The Supreme Council of State in Libya welcomed the ceasefire agreement signed Friday in Geneva, stressing that it does not mean recognition of the legitimacy of the forces of retired Major General Khalifa Haftar, while the parties are preparing to start a hypothetical dialogue within the Libyan Political Dialogue Forum under the auspices of the United Nations.
The Supreme Council of State affirmed – in a statement – that it welcomed the agreement, the return of flights and the lifting of force majeure from some oil fields and ports, but at the same time stressed that the agreement does not include the legitimate agreements concluded by the executive authority – that is, the reconciliation government – with Turkey.
The Supreme Council added in its statement that this agreement does not mean in any way an explicit or implicit recognition of the legitimacy of the aggressor force, as described.
In turn, the receptive Congress in Libya welcomed the ceasefire agreement, while affirming its rejection of any political settlement at the expense of “the victims affected by Haftar’s aggression against the Libyan cities.”
In a statement, the pro-government Congress called for the legal prosecution of what it described as the revolutionary and war criminal Khalifa Haftar, against the background of what it described as Haftar’s involvement in crimes against humanity in the cities in which he launched his wars, stressing the need for the safe return of the people of the cities of Benghazi and Derna, and the recovery of all their looted property, according to Recipe.
The Tabu Congress includes members of the Tabu tribes living in the cities and regions of southern Libya, which have wide tribal extensions in Chad and Sudan.
Talks in Morocco
In Morocco, the Speaker of the Moroccan House of Representatives, Habib Al-Maliki, met in the city of Salé with the speaker of the House of Representatives in Tobruk, Aguila Saleh, where the two parties discussed developments in the Libyan crisis, ways to solve it politically, and bridging views between the Libyan parties.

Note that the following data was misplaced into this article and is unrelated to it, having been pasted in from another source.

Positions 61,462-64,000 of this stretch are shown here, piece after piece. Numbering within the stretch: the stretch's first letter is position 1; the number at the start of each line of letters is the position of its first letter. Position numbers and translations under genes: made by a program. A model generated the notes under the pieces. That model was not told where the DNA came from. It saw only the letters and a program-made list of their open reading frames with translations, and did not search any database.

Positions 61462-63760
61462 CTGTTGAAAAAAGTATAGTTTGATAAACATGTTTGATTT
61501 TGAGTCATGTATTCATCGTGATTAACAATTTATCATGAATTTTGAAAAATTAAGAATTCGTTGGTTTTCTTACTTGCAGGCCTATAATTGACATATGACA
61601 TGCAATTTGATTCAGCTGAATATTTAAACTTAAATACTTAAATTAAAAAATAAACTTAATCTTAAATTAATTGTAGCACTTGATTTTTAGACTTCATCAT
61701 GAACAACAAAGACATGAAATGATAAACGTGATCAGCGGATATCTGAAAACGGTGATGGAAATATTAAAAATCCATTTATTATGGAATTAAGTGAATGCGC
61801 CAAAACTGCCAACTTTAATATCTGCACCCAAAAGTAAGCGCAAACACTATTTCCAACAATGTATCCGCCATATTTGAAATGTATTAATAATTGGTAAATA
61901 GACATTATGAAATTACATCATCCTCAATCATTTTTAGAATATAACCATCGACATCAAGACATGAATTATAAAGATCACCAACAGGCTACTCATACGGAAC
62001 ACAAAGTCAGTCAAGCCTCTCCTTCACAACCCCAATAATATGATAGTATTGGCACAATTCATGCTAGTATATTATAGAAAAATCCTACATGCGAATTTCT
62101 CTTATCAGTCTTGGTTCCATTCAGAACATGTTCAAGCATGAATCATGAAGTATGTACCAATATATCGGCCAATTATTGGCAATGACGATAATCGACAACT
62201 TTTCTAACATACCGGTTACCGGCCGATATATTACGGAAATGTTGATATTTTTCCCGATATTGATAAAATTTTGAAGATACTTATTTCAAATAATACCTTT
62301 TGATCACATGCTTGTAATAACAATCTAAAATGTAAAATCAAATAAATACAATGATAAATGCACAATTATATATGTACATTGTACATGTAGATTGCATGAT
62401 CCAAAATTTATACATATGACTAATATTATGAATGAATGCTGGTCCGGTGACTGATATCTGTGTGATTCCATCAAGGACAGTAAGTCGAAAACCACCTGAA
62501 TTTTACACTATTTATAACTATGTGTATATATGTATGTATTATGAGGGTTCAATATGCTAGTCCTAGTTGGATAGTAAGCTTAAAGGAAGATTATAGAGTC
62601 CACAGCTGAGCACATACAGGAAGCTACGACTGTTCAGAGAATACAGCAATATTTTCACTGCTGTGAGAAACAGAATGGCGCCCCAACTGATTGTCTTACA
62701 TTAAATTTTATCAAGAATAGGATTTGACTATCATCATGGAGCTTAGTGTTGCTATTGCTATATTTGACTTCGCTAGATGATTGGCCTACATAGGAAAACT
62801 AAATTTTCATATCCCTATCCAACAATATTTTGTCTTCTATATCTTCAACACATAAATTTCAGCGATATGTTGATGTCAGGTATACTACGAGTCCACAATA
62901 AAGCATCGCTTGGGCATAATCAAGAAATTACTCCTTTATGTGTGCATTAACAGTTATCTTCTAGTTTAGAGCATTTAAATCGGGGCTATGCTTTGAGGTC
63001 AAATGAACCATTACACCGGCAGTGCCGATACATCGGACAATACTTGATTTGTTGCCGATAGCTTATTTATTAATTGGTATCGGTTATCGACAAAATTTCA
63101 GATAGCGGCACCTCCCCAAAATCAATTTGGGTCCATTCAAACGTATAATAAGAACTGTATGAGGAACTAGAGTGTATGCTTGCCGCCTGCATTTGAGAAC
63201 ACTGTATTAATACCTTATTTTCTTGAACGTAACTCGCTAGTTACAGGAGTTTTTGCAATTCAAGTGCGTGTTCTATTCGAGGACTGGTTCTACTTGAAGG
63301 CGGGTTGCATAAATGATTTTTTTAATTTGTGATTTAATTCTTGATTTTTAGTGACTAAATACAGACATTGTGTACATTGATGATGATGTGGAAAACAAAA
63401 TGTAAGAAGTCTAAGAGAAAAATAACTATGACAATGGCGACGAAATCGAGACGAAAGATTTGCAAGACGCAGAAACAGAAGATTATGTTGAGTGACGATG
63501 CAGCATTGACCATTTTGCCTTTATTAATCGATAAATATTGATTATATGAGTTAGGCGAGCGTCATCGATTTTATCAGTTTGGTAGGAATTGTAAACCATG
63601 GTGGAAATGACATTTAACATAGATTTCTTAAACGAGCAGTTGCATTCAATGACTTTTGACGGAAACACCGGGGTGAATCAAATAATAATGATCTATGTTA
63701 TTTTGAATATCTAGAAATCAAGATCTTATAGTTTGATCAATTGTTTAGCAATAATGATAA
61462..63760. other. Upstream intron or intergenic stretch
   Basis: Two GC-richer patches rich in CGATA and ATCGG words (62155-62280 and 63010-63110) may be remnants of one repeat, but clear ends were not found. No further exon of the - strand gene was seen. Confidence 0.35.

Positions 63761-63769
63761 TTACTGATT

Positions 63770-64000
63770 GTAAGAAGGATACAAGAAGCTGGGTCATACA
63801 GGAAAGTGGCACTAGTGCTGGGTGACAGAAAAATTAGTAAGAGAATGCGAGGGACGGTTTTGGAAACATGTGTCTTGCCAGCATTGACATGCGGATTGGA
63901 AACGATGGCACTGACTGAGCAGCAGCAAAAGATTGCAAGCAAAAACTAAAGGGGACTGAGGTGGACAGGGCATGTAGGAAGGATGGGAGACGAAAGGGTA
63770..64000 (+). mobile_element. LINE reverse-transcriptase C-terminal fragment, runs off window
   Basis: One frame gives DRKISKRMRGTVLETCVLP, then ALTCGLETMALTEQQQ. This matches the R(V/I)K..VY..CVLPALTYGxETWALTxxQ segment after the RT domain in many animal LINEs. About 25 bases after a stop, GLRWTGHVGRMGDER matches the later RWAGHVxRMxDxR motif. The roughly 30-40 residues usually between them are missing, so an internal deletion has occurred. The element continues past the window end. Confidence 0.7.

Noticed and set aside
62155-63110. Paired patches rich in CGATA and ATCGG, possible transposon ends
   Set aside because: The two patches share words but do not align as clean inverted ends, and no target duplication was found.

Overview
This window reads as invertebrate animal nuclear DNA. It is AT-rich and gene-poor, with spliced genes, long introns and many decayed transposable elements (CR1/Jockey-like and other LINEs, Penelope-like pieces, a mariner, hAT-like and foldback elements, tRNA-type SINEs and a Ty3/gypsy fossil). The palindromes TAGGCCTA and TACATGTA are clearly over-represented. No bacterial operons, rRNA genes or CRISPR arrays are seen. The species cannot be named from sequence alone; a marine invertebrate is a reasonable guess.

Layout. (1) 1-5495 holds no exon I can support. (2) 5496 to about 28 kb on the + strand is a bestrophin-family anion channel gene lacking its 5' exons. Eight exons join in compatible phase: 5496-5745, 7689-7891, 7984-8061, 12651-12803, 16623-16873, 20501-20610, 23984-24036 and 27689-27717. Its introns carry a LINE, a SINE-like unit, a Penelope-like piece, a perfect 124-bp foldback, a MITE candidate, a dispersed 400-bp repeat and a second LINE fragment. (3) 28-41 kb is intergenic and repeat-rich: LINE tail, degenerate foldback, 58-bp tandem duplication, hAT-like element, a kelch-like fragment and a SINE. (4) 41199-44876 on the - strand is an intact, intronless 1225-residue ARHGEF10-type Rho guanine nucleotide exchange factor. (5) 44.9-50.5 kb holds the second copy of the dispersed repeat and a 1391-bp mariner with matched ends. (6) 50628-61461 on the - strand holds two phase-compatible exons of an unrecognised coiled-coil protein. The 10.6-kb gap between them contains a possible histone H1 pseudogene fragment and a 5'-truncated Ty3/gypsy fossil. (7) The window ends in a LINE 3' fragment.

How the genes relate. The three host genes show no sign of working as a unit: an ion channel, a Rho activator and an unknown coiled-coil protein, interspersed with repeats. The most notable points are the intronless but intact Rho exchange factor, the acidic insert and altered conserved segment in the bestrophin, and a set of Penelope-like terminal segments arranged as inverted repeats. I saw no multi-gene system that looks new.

Al-Maliki said that Morocco adopts positive neutrality and non-interference in internal affairs, indicating that there are other rounds of dialogue between the Libyans that will be organized to translate the gains into facts on the ground.
As for Aqila Saleh, he said that the understandings reached in Bouznika regarding the sovereign positions, are an important step and part of the solution, pointing out that Morocco will play an important role in converging views during the meetings of Libyan delegations in Tunisia.
Aguila Saleh’s visit to Morocco – which included a meeting with Moroccan Foreign Minister Nasser Bourita – comes days after a similar visit by the head of the Supreme Council of State in Libya Khaled al-Mishri, who met a number of Moroccan officials in Rabat.
The Moroccan city of Bouznika witnessed the beginning of this month the second round of the Libyan dialogue negotiations, which resulted in the parties reaching comprehensive understandings regarding Article 15 of the Skhirat Agreement, regarding the criteria for assuming leadership positions in the sovereign institutions.
On the other hand, the Acting Special Representative of the Secretary-General of the United Nations in Libya, Stephanie Williams, announced that the political consultations between the Libyan parties as part of the Libyan Political Dialogue Forum process will begin tomorrow, Monday, via video call.
And she added – in a statement – that the direct meeting between the members of the Dialogue Forum will start on November 9th in Tunis.
The mission published 75 names of those who will participate in the meeting via video and Tunis Forum, and they represent the House of Representatives and the Supreme Council of State, in addition to the active political forces outside the two institutions, based on the principles of inclusiveness and geographical, political, tribal and social representation.
The mission stated that the first meeting through visual communication will allow them to be informed of the latest developments in the economic and military tracks, the path of human rights and international humanitarian law, calling on all participants to shoulder their responsibilities before the Libyan people and engage constructively and in good faith in the talks, and to place Libya and the public interest above all considerations. .
The UN mission expressed its hope that the President of the Presidency Council of the Government of National Accord, Fayez al-Sarraj, would remain in his position until such time as the Libyan Political Dialogue Forum decided to assign a new executive authority.